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Ten Tips For Contacting Congress

Email may be the fastest way for citizens to vent their views, but most of Congress has yet to hold its electronic traffic in the same esteem as the old-fashioned letter.

"Paper correspondence still may be the best way for the average voter to contact members of Congress, " notes Greg Harris, deputy communications director for Sen. John Ashcroft (R-Missouri). Most staff offices confirm that hand-written email gets top priority. After that comes typed correspondence, then faxes, and, lastly, electronic mail.

That's not to say that there are not some officeholders who take their email seriously. Vice President Al Gore is said to never be far from his laptop, and he answers a great deal of correspondence personally.

In a survey by CBS.com, several members contacted by email lived up to their claims of checking and responding directly to electronic mail on a daily basis.

Of those to respond to the questionnaire within a day, the fastest to respond were Senator Max Cleland (D-Georgia); Representatives Peter Hoekstra (R-Michigan), Sue Kelly (R-New York), Zoe Lofgren (D-California), George Miller (D-California), Ron Packard (R-California), Ron Paul (R-Texas), Chris Cannon (R-Utah), and Robert Underwood (D-Guam).

Whether or not you choose to contact Congress electronically, observing these suggestions will help make your communication more effective.

  • Votes count. Make sure you're writing to the person who represents you. If a congressman is going to plead your case, he or she will likely require a face-to-face meeting, or at least have you sign some documents. While you are entitled to lobby any member of Congress for any reason, a congressman outside your district is not obliged to represent you.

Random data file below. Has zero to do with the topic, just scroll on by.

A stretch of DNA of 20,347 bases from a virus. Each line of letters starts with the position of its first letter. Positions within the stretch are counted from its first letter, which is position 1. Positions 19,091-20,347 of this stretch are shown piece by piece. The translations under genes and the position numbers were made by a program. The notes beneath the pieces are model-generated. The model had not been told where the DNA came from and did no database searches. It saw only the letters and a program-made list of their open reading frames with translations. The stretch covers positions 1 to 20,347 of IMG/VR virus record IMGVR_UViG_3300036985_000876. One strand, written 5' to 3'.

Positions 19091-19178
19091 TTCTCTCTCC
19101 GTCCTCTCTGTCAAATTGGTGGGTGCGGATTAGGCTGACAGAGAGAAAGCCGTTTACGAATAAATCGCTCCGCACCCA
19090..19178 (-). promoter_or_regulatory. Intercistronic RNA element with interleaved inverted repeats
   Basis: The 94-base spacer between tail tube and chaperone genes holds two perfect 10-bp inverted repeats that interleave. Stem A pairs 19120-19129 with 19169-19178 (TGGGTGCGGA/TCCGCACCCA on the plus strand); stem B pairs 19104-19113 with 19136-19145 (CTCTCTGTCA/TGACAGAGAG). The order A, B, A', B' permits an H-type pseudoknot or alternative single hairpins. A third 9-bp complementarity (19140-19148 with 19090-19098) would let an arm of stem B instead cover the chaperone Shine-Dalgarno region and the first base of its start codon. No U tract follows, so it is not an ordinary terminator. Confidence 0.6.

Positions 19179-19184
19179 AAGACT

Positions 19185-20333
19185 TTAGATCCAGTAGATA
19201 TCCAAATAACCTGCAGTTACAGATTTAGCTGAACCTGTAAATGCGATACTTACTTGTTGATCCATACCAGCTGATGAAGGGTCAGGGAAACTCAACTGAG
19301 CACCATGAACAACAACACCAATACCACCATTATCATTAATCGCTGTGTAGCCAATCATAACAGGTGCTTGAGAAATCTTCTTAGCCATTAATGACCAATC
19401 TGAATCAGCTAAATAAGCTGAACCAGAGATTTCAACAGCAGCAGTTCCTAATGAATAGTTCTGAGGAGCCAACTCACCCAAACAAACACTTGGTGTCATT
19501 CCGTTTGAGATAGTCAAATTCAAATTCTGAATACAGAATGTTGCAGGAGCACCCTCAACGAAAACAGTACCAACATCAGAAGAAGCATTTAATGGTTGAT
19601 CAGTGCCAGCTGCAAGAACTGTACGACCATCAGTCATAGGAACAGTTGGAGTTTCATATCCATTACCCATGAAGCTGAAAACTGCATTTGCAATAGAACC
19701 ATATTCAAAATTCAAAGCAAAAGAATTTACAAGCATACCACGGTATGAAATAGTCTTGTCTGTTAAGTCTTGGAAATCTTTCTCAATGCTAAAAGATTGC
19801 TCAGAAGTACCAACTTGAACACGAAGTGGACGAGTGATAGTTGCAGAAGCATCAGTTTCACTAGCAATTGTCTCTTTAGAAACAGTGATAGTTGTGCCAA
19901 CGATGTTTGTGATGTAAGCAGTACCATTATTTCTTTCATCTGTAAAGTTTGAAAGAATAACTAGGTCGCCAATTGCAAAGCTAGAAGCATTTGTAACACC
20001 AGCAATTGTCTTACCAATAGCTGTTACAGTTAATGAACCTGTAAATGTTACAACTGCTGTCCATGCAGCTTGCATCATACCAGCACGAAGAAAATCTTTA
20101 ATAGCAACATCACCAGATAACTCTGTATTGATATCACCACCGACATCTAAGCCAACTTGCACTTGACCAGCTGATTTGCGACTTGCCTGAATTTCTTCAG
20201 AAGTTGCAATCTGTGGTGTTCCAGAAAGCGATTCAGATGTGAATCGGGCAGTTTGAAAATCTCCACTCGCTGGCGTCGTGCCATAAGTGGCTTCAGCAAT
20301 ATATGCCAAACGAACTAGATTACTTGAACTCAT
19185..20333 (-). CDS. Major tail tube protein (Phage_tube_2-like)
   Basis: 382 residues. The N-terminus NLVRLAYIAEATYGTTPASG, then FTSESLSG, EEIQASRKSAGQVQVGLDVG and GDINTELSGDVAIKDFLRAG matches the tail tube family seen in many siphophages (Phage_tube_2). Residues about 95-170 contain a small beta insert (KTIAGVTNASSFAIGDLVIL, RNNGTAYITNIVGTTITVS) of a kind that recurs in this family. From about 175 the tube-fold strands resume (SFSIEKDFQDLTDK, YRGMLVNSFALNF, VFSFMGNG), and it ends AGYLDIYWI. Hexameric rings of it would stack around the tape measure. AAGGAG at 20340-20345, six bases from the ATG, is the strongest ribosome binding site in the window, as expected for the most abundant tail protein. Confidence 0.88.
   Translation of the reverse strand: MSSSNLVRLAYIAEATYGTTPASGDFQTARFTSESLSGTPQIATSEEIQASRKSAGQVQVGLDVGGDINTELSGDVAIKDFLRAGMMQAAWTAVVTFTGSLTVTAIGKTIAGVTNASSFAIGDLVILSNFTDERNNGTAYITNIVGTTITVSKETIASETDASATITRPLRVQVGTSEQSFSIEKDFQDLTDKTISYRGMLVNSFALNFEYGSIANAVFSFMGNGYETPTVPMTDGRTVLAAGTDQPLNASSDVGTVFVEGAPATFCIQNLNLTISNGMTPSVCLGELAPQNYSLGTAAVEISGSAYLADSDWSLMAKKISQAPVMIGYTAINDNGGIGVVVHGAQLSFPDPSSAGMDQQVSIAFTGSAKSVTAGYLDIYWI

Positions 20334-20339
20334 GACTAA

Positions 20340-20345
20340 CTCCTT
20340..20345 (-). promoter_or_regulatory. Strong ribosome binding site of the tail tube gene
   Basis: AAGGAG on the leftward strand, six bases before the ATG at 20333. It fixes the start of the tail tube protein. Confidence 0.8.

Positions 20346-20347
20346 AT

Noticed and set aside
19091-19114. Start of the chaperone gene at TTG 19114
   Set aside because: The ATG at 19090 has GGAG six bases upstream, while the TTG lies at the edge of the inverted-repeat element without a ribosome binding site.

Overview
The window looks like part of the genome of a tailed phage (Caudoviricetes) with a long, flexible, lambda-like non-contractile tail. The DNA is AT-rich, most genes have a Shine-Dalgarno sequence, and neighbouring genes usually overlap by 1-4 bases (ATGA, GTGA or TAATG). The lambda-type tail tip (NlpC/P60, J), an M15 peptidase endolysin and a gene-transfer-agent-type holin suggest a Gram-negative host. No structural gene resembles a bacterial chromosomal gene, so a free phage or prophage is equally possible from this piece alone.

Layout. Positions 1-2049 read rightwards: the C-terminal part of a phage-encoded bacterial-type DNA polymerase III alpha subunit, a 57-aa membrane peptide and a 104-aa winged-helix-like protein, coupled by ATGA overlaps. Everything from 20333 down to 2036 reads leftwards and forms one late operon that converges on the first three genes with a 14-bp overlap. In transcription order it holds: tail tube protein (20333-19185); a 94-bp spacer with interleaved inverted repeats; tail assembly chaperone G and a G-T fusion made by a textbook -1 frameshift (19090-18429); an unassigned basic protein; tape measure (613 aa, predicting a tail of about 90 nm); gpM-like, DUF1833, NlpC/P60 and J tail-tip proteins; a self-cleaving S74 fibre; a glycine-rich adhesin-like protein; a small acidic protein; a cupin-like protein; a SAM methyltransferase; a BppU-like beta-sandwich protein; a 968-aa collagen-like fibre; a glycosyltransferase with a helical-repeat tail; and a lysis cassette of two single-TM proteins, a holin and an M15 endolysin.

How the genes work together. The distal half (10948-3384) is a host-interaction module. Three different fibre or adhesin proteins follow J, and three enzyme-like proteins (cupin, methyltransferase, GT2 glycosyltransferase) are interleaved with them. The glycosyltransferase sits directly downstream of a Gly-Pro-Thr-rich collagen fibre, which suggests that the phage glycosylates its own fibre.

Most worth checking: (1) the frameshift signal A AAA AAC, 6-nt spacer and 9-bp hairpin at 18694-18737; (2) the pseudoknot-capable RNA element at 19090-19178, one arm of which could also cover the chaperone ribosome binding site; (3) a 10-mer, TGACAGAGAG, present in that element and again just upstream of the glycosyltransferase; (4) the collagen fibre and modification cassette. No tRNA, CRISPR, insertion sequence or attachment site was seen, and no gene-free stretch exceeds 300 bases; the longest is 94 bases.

• When corresponding electronically, observe the proper etiquette in referring to senators, representatives, and delegates that is called for in formal correspondence. First, refer to the recipient as "The Honorable [full name]" when addressing the letter, as in, "To the Honorable Jane Doe." When opening the letter, it is proper to use an official title, as in "Dear [Senator, Representative or Delegate] Doe." When writing to the chair of a committee or the speaker of the House, it is proper to address that official as Dear Mr. Chairman or Madam Chairwoman, or Dear Mr. Speaker.
  • Clarity matters. Get to your reason for writing in the first paragraph. If you are writing with regard to a particular piece of legislation, identify it by its bill number.
  • Stay focused. Try to address only one subject, problem, or grievance each letter.
  • Be brief and keep your letter to one page. In email form, 750 words is considered a good length. Briefer is better.
  • Where possible, use concrete examples to illustrate your points.
  • When sending email, one will do. Sending multiple emails increases your chances of being deleted accidentally.
  • ry to address your topic in the subject line. If it's about a specific bill, the bill number will help.
  • Identify yourself.Always include your full name, phone number, and physical mailing address.
  • Avoid using all capital letters in your correspondence. This impairs readability, and is considered 'shouting' by Internet users.


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